Our large companies and rich individuals avoid paying taxes through offshore tax dodging although using the facilities at home that our taxes provide.
Our agriculture and fishing industries are in a perilous position due to the government signing rushed treaties after Brexit.
Our infrastructure; railways, water, gas, electricity, roads, motorways are expensive and run down. Our railways are out of date, there are massive water leakages, many of our roads do not need speed bumps as there are so many potholes.
The provision of “green” energy is proceeding at snail’s pace with opportunities being missed everywhere.
The huge rental sector, with some rents due to properties seized over 1000 years ago, remains a huge extra cost for both residential and commercial tenants.
Our entrepreneurs are complaining of how difficult it is to get loans from UK banks and are having to turn to, yes, Chinese banks to get funding in some cases.
The UK must develop a plan to increase manufacturing as a percentage of GDP. Whilst the emphasis must be on new and advanced technologies much traditional manufacturing could be carried out in the UK instead of importing from abroad.
The rental sector must be re-organised as it is a massive drag on incomes and profits.
UK Debt, Inflation and Economic Crisis
Huge levels of debt at government, business and personal have reached record heights. Many economic commentators believe that such debt cannot be paid off.
It must be said emphatically, that this debt was not only a result of the Covid pandemic.
Levels of government debt were at record levels before the Covid outbreak.
Such levels of debt are complex. The buy-backs of companies by off- the-book loans has made millions for company executives in bonuses but left thousands of companies, especially in the US, in a zombie like status, just able to pay off the interest on loans but nothing else.
The government supplements its tax returns with selling treasury bills paying off annual interest and finally repurchasing them at face value having sold them for less than face value. Thus, the buyer of the bonds get money for nothing except lending their money to the government. The more the government sells of these Treasury Bills the more indebted it is. Government borrowing is called the national debt. It currently stands at £2.2 Trillion pounds, i.e. 99% of GDP. This means the government owes just under the national output of the whole of the UK in one year. And on this it will pay interest before even trying to pay back the original loan.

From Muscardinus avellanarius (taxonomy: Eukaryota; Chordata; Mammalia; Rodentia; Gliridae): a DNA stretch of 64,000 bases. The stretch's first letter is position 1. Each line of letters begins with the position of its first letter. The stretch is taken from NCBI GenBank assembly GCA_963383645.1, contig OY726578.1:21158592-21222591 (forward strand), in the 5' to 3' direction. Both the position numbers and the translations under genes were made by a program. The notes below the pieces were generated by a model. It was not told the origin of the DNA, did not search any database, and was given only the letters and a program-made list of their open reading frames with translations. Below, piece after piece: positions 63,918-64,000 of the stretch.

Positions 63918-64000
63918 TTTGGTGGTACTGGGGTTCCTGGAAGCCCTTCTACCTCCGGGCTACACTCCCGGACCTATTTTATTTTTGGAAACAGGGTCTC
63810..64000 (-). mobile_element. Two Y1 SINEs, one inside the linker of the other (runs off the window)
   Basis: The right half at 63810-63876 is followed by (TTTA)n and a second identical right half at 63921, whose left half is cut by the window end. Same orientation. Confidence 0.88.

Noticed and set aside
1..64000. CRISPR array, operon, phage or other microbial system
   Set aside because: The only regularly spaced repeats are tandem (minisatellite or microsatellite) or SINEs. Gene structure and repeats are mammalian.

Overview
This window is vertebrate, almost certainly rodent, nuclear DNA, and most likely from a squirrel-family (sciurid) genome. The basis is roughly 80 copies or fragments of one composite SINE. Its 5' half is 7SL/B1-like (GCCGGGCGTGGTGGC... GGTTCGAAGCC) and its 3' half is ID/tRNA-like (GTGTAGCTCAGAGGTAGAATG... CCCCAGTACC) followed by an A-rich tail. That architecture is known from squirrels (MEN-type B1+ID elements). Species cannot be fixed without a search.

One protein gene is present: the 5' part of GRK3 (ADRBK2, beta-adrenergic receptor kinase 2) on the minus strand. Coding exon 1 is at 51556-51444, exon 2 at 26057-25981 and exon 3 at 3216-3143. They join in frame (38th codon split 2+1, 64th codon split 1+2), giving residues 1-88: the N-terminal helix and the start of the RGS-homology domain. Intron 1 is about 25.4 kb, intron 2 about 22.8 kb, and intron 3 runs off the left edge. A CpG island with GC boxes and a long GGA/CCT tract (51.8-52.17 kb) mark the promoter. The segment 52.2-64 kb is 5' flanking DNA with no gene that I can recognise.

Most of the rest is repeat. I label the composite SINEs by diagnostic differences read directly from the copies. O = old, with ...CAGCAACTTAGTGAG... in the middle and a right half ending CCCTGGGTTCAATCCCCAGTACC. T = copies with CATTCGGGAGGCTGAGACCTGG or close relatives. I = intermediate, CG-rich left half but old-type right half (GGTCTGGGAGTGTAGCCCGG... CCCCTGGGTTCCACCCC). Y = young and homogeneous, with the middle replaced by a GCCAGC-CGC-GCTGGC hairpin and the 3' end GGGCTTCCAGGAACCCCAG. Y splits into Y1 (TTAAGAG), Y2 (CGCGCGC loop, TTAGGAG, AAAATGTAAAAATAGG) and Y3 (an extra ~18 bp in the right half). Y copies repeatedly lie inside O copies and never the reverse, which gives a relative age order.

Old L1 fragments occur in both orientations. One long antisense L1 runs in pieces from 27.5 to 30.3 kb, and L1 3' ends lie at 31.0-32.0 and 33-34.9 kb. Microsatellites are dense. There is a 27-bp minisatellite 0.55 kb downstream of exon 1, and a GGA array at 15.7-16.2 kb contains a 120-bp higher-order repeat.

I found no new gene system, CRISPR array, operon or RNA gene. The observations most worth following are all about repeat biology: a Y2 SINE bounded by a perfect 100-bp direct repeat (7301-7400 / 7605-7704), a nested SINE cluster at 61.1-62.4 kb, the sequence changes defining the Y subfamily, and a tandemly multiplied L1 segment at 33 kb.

In 2018 the National Debt was £1.78 Trillion, i.e. 85% of GDP.
In 2010, when the present Tory run of office began, the National Debt was 63% of GDP.
But the National Debt growth is not just a Tory phenomenon. When Labour took over in 1997 the National Debt was 40% of GDP and grew to 63% in 2010.
Whatever, after World War Two, the National Debt had risen to nearly 250% of GDP, but thanks to full employment and some degree of investment this had fallen to round about 30% by the early 1980s.
The simple fact is that the higher the National Debt the higher the interest payments to the financial sector and rich individuals, money which could otherwise be spent on investment.
The interest paid on this debt is now a staggering £52.4 billion per annum. By comparison, the UK Defence Budget in 2020 was £30 Billion!